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Pregnancy loss is a common occurrence. According to research, 20% of pregnancies end in miscarriage, which is defined as a loss that occurs before 20 weeks of gestation, while research shows another 2% end in stillbirth, which is defined as a pregnancy loss that occurs after 20 weeks. While common, these losses can be deeply impactful and traumatic, but there are ways you can support yourself in your grief:


1.    Allow Yourself to Grieve. Allow yourselves to experience a range of emotions, which may include numbness, sadness, shock, anger, confusion, guilt, jealousy, even relief, especially if there was a known complication or problem with the pregnancy, without judgment. Know that there is no right or wrong way to grieve and no timeline. You may find yourself grieving not just the pregnancy itself, but also the future you envisioned upon receiving a positive pregnancy test.

 

2.    Don’t Blame Yourself. Many women blame themselves for pregnancy loss, particularly in the absence of any answers or explanation as to why it may have occurred. It can help to know that, according to the American College of Obstetricians and Gynecologist, about half of miscarriages can be attributed to factors beyond your control. In some ways, miscarriage can be viewed as “nature’s way” of ending a nonviable pregnancy, not, as the term implies, that a woman has “miscarried.” Nonetheless, women can blame themselves, feel that they are deficient or broken in some way, or even feel betrayed by their bodies. Know that pregnancy loss does not necessarily mean there is anything wrong with you; although it may make sense to see a reproductive endocrinologist for testing in the event of repeated miscarriages.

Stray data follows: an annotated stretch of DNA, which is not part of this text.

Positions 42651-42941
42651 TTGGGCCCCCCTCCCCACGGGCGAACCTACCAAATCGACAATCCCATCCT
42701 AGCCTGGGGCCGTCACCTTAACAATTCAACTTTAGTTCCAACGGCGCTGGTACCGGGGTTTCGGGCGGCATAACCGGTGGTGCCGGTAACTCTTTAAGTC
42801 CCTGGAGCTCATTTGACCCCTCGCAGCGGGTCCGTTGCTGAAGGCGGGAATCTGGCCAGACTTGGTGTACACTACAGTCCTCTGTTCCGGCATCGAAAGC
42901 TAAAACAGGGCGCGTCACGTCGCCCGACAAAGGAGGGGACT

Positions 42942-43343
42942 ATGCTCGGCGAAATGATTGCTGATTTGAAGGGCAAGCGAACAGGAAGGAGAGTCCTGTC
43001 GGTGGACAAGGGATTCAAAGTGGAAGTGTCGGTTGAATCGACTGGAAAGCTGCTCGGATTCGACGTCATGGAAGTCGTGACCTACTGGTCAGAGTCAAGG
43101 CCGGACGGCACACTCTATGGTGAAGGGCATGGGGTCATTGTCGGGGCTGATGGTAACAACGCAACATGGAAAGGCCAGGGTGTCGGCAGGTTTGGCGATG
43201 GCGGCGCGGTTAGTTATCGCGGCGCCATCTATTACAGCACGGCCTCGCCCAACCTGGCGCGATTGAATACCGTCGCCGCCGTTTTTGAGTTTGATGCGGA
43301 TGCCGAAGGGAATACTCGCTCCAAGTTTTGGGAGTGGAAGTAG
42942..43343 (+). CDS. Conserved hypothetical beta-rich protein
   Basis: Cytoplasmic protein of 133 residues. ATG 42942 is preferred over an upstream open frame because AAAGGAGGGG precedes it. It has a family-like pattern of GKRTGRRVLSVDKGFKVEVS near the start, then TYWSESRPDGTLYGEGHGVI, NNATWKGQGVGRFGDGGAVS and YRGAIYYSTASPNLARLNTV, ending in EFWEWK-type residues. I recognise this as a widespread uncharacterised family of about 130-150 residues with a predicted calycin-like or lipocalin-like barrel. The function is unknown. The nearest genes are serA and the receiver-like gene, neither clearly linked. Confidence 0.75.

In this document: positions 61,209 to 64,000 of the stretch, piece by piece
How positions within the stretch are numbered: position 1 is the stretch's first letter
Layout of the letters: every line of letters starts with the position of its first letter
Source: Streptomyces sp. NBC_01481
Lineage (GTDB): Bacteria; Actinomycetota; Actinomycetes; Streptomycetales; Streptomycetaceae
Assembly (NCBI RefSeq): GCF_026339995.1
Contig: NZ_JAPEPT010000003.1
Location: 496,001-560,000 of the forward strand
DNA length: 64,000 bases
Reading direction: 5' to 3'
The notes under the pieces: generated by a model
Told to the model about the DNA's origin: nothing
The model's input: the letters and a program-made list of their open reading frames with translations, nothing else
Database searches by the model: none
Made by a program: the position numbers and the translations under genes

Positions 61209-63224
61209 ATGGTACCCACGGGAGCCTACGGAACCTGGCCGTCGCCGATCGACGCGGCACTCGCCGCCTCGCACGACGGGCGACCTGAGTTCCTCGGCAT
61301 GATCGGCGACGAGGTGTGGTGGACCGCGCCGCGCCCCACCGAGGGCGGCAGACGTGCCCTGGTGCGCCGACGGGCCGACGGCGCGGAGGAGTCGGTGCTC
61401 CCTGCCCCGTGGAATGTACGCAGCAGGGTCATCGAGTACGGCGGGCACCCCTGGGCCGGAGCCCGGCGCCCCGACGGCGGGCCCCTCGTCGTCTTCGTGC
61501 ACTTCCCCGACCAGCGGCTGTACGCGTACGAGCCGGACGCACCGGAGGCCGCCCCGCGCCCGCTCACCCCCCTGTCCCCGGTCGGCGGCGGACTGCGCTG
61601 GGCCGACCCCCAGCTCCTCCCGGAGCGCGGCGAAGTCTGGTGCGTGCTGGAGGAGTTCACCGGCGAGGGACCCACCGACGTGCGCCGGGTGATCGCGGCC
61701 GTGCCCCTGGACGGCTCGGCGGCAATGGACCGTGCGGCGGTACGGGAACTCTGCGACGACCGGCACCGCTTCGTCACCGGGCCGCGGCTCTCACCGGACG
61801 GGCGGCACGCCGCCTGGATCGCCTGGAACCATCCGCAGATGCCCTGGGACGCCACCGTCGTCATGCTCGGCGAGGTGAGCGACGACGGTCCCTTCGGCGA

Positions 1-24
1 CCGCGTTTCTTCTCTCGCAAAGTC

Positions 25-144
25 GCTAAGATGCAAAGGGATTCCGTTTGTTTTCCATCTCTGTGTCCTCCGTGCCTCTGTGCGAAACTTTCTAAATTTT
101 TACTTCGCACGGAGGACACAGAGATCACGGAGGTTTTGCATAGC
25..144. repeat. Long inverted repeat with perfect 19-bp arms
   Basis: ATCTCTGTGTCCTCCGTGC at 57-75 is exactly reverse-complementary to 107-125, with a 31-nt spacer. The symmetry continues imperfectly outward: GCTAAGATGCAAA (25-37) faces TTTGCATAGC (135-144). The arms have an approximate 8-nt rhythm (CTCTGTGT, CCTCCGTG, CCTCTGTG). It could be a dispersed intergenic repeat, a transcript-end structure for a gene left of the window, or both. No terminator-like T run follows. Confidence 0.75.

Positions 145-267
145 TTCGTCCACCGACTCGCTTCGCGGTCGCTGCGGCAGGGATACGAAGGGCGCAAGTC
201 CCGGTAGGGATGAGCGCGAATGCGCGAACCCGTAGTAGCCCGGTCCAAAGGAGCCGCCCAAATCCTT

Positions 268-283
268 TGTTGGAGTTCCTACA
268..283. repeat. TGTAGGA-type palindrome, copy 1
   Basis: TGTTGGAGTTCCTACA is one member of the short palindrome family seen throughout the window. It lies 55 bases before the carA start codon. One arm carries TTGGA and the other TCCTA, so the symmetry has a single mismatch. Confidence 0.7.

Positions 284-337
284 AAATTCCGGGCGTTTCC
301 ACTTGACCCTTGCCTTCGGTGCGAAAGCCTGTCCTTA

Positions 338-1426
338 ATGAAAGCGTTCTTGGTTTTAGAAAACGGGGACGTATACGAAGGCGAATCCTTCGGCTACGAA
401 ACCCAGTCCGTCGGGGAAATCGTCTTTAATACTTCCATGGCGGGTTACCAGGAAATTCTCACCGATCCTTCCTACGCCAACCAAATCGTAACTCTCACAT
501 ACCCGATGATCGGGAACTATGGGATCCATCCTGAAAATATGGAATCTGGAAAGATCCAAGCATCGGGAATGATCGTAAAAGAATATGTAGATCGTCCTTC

3.    Don’t Give Up Hope. While not everyone gets their rainbow baby, know that, according to the American Pregnancy Association, miscarriage is usually a one time occurrence and most people, around 85% who experience pregnancy loss go on to have healthy pregnancies. Even of those that have experienced repeated miscarriages, 75% go on to have healthy pregnancies.

 

4.    Don’t Expect Getting Pregnant Again to Erase the Loss. In fact, research shows that women who have experienced pregnancy loss are at risk for increased emotional distress, including depression and anxiety, in subsequent pregnancies. While the desire to become pregnant again may be very strong, try to give yourself time to heal, both physically and mentally/emotionally, from the loss before doing so.

 

5.    Seek Support. In the event that others did not know about the pregnancy, consider sharing, if you are comfortable, as a way of gaining emotional support as you grieve the loss. If you are not comfortable sharing with family and friends, consider attending a support group, such as those offered by Postpartum Support International (PSI) and/or finding a therapist in your area through their online directory, both of which you can at the PSI website.

 

6.    Consider Commemorating the Loss. In addition to support, commemorating the loss can help with the grieving process. You might consider lighting a candle on October 15, which is Pregnancy and Infant Loss Awareness Day, building a keepsake box with the positive pregnancy test, ultrasound photos, etc., wearing jewelry in remembrance of your baby, planting flowers or a tree, making a donation, and/or having a memorial service.

 

PSI has a helpline available at 1-800-944-4773 (4PPD).

 

The National Maternal Mental Health Hotline is available 24/7 at 1-833-852-6262.

 

If you are experiencing thoughts of suicide the Lifeline can be reached 24/7 via text or phone at 988. In the event of a mental health emergency call 911 or go to the nearest ER. Please note that this information is intended for informational purposes only. It should not be used as a substitute for psychological or medical care.





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